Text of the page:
Deerhunter 7 p.m. | Orange Stage
When the first song digresses from semi-palatable, mild-fun-for-the-festival-going-family to a six-minute study in arrhythmic guitar resonance and bass groove, when the bassist spends those six minutes lolling around the middle of the stage, staring unblinkingly into the middle distance and cashing in on a tour's worth of sinistral muscle memory, and when the same crowd that ten minutes ago applauded Questlove's DJ set on the Bud Light-sponsored Blue Stage is now bobbing its heads and holding its iPhones aloft, committing to 720p digital memory twenty seconds of utter unchangingness, you have to start asking questions. Like: How is this working? A krautrock headliner at a Midwestern music festival in 2011? Why are the lawn-obsessed suburban dads in front of you nodding their Titleist-hatted heads to this? Are they wearing Echo and the Bunnymen tees under those Polo shirts? You might also mention here that for you, personally, those six minutes of utter unchangingness -- save for the smirk the lolling/staring bassist finally let slip around the five-and-a-half-minute mark -- were pure bliss.
As the sun sank below the tree line, and Forest Park's resident barn swallows exacted a swift and silent mosquito-pocalypse in the airspace above, graciously obviating any need whatsoever for insect repellent, the band and audience of thousands below proceeded for the next hour-and-change to abide by their apparently tacit agreement to respectively (1) turn in perfunctory end-of-tour festival gig and (2) applaud as if the music satisfied a fairly egalitarian set of expectations chiefly regarding melody, song structure and band-audience dynamics. This meant the band meandered through most of the material from its latest release, a small handful of material from the previous release, one measly song from its antepenultimate and best album, and one Green Fuz (by way of the Cramps) cover. When and in which smoky back room (and by what sociological phenomenon) this agreement was reached is the mystery at hand.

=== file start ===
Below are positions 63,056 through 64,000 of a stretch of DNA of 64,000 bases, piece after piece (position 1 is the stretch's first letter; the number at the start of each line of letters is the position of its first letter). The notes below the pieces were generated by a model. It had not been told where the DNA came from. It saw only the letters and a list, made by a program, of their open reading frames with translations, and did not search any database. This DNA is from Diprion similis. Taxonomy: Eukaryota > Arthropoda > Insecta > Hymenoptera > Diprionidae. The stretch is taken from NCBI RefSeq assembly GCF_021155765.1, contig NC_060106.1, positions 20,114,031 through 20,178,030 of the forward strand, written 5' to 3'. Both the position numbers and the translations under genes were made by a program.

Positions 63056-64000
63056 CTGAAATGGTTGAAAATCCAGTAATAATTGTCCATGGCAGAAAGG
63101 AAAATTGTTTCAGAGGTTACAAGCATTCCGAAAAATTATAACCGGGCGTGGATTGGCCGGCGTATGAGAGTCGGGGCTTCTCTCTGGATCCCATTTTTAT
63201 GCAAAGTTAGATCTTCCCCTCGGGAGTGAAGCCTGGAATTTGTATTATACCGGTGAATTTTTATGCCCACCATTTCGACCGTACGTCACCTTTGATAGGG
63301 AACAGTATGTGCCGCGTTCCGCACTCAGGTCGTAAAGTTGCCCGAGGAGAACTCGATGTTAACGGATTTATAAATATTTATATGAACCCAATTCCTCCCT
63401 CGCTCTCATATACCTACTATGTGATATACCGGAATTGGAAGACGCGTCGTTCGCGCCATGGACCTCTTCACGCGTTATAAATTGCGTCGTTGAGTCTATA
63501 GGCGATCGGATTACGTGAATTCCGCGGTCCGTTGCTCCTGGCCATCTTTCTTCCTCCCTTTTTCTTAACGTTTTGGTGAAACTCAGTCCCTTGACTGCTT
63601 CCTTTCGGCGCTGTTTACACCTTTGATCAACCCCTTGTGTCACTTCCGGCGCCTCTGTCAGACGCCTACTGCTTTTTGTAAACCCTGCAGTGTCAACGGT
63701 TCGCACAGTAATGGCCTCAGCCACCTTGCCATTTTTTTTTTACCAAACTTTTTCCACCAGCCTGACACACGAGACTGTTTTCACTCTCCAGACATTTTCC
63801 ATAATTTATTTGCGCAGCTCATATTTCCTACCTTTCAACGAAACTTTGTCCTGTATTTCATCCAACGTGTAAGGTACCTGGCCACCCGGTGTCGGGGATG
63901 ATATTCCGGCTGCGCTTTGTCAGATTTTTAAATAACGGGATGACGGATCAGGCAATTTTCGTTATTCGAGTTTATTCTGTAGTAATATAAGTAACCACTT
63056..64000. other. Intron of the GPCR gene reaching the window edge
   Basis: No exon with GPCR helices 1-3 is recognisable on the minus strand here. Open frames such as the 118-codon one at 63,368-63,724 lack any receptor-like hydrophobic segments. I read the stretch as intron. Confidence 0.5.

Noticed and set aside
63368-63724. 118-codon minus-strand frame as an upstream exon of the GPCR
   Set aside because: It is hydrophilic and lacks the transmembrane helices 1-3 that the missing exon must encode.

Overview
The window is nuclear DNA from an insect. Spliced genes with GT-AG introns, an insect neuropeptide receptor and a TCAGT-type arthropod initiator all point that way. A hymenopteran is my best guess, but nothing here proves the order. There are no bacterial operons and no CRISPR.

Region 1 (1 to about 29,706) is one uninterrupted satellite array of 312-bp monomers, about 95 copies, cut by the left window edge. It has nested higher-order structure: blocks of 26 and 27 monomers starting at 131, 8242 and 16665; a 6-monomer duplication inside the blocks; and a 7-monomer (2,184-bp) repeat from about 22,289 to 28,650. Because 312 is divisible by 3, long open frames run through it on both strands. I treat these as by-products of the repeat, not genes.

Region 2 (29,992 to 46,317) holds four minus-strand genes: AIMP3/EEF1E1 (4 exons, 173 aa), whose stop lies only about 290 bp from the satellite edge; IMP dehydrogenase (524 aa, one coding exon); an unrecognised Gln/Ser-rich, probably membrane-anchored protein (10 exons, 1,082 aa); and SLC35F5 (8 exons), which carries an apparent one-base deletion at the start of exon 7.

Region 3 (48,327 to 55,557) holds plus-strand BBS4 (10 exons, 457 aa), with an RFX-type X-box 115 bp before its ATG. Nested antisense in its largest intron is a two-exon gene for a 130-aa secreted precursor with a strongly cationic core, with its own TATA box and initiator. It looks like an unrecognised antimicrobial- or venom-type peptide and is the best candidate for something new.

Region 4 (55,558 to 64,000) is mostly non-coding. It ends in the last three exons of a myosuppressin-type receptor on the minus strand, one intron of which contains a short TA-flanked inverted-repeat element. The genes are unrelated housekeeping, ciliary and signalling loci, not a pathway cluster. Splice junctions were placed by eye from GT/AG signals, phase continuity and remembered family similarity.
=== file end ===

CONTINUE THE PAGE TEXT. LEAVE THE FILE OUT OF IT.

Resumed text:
So where's the common ground between Deerhunter and our fairly egalitarian set of expectations, etc.? No way was it the hooky vocals -- the horrifically roily mix turned the melodies into mere suggestions, leaving inexperienced audience members with the burden of imagining how much better the band must surely sound on record. Zero chance it was the constructions of the songs themselves -- several stretched beyond the six-, seven-, even ten-minute mark, some with false endings, many with extended passages of impenetrable noise, and almost all with rambling ambient introductions that blurred the line between art and jacking around. And it wasn't band-audience dynamics -- not after Surfer Blood set the bar for pandering with a "Box Elder" cover, and certainly not after Questove spun an hour-long DJ set featuring deep cuts from the likes of Joni Mitchell and Toto.
All other rational explanations exhausted, it had to be the groove. It had to be the unfailingly transfixing rhythm, the one element that survived the horrific mix, that won the day. Anchoring every noisy digression was a mesmerizing bass line, rarely more than a four-bar phrase but with just enough English to turn an ear. Fitting, then, that the bassist was positioned front and center, claiming the largest swath of stage, unobscured by sunglasses or microphone stand, beating out those winding melodies without so much as a glance at the fretboard, and capping every song with that smirk and a faux-but-thus-reflexively-genuine-dramatic bow.
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